IFJ Condemns Expulsion of Foreign Correspondent by Chinese Authorities


The International

Federation of Journalists (IFJ) is alarmed by reports that a foreign

correspondent was expelled by Chinese authorities without formal explanation on

Monday May 7, 2012.


Melissa Chan, a correspondent

for Al-Jazeera English and board member of the Foreign Correspondents’ Club of

China (FCCC), had been reporting sensitive cases of human rights violations in

China since 2008.


According to a statement

by the FCCC, Chinese officials had expressed anger at a documentary about the

use of prison labour, which was aired on Al-Jazeera in November 2011. The

report states that Chan was not involved in the production of the documentary. The

statement also alleges that Chinese authorities have expressed unhappiness with

the general editorial content of Al Jazeera English and have accused Chan of

violating unspecified rules and regulations.


Peter Ford, Vice President

of FCCC, has said that Chinese authorities did not present any evidence to

prove the allegations, nor was an official explanation given for their action.


According to the New

York Times, on the same day the Al-Jazeera satellite broadcasting network

was forced by the Chinese authorities to close the Chinese news operations of

its English-language channel.


Chan is the first foreign

correspondents expelled from China since October 1998, when Japanese journalist

Yukihisa Nakatsu was expelled, allegedly in retaliation for critical reporting

about China.


“This is not the first

case of foreign correspondents being confronted with deliberate obstacles to

them working in China. At least two foreign correspondents had their press

cards confiscated while covering the recent escape of Chinese activist Chen

Guangcheng. Regulations on reporting by foreign journalists are also

frequently changed to prevent investigation into sensitive topics such as

Tibetan-populated areas in Sichuan province and the so-called ‘House Church’



“The content of a foreign

correspondent’s articles is increasingly becoming the critical factor used by

Chinese authorities to determine whether a foreign correspondents’ visa will be

granted or not.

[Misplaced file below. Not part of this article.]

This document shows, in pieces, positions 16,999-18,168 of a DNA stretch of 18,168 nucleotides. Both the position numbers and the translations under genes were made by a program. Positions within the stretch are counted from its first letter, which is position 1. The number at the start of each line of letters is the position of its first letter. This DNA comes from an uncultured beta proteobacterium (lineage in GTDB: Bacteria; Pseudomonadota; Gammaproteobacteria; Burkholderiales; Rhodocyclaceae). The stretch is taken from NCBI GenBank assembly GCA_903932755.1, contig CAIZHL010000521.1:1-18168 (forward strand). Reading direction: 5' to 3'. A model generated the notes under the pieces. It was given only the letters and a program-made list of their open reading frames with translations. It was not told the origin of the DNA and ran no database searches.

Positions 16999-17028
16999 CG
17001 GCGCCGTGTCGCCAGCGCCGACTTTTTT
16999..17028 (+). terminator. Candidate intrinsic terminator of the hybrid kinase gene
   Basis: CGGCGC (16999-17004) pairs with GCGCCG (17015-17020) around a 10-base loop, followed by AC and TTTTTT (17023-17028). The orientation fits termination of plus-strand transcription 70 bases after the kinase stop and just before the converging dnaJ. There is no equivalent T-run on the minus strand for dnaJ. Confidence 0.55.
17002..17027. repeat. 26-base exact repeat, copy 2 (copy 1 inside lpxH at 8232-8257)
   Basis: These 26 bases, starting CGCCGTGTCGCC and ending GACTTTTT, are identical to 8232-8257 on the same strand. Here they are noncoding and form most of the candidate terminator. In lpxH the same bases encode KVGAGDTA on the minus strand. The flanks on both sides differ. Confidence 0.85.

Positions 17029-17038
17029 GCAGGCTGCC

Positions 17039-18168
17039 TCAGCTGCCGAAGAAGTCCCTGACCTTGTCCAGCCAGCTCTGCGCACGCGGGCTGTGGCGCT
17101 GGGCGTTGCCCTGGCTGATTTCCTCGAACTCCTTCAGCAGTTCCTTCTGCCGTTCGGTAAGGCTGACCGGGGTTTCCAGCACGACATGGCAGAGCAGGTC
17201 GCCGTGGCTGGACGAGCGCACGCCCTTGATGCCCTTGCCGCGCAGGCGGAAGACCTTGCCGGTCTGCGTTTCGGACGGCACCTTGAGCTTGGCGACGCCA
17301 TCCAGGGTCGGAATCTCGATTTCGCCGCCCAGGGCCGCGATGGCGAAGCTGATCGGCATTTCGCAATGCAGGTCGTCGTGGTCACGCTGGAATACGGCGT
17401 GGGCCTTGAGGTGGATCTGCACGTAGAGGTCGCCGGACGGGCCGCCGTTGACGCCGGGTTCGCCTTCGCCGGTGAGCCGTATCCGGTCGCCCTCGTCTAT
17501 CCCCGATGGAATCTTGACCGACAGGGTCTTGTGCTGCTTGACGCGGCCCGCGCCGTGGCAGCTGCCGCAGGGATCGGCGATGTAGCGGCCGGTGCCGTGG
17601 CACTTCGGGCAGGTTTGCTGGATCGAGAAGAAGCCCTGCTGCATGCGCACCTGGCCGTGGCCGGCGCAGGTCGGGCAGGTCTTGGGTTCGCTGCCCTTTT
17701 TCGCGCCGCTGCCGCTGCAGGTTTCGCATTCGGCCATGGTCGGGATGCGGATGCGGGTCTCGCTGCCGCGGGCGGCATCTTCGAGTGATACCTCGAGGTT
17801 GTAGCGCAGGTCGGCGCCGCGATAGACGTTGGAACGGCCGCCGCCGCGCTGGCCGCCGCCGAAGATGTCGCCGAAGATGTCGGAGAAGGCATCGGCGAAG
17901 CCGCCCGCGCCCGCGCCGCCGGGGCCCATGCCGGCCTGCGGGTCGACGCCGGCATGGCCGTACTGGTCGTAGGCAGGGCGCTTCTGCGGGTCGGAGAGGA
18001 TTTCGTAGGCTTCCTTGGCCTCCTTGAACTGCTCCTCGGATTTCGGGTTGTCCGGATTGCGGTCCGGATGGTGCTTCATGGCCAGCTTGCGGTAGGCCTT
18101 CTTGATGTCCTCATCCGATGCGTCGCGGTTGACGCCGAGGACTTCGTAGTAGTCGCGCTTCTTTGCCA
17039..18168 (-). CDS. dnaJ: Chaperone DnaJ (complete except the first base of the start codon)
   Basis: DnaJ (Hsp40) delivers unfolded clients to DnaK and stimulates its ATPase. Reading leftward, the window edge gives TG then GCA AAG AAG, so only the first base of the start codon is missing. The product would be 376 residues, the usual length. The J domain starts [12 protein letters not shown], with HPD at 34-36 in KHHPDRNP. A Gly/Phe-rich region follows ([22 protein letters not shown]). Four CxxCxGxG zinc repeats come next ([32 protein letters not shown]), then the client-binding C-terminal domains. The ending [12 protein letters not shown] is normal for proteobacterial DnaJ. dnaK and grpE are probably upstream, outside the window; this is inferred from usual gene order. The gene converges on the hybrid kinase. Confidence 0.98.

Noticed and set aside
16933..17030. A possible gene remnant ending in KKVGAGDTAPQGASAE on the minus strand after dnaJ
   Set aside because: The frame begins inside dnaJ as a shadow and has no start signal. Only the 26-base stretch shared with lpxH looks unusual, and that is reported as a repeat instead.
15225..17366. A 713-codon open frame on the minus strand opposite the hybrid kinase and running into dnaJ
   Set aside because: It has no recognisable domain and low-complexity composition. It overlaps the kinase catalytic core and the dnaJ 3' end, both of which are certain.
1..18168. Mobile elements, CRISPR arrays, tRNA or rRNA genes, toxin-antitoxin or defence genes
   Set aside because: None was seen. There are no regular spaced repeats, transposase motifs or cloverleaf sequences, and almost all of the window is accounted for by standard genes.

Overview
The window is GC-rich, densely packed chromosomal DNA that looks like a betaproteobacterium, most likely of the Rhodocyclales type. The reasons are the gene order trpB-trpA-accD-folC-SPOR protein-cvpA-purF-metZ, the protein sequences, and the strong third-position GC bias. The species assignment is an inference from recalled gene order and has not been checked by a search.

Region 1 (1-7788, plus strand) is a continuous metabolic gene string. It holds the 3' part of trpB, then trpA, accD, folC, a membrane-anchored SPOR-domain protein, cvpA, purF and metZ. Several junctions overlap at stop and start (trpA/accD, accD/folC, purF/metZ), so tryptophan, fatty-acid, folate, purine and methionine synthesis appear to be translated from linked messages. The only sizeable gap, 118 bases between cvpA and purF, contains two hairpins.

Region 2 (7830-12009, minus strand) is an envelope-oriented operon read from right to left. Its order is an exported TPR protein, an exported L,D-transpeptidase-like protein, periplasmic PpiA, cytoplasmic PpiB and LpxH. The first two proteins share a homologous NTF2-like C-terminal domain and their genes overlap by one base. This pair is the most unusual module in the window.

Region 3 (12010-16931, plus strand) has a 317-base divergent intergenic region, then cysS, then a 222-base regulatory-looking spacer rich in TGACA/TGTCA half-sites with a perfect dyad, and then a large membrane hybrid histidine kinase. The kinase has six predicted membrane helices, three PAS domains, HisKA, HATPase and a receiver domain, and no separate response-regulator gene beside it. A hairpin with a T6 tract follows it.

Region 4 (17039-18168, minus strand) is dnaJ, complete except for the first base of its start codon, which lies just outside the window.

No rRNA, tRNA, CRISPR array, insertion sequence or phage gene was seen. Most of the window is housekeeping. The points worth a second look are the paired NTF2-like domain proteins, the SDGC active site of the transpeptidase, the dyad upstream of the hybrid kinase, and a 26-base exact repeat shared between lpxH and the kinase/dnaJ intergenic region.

Media restrictions of this

kind are a fundamental violation of the regulations introduced by Chinese

authorities after the Olympic Games, which removed access limits to the media

except for some particular areas which require a permit”, IFJ Asia-Pacific



“The IFJ demands Chinese authorities

provide a full explanation of the reasons for the expulsion of Melissa Chan and

Al-Jazeera English from China.


We urge China’s government

officials to ensure that decisions regarding the granting of visas to foreign

correspondents are based on legitimate grounds, rather than a consideration of

their editorial content.”


According to the survey

conducted by the FCCC, 27 foreign reporters over the past two years have been made

to wait more than four months for visa approvals.


Thirteen of these had to

wait for more than six months. Three cases applied in 2009 and have yet to

receive any response from the authorities. Twenty eight permanent postings or

reporting trips had been cancelled since 2009 because applications for the

required journalist visas were rejected or ignored by the Chinese authorities.


In six cases foreign

reporters say they were told by Foreign Ministry officials that their bureau’s

visa applications had been rejected or put on hold due to their previous

coverage of Chinese affairs.



further information contact IFJ Asia-Pacific on +61 2 9333 0950 


The IFJ represents more than 600,000 journalists in 131



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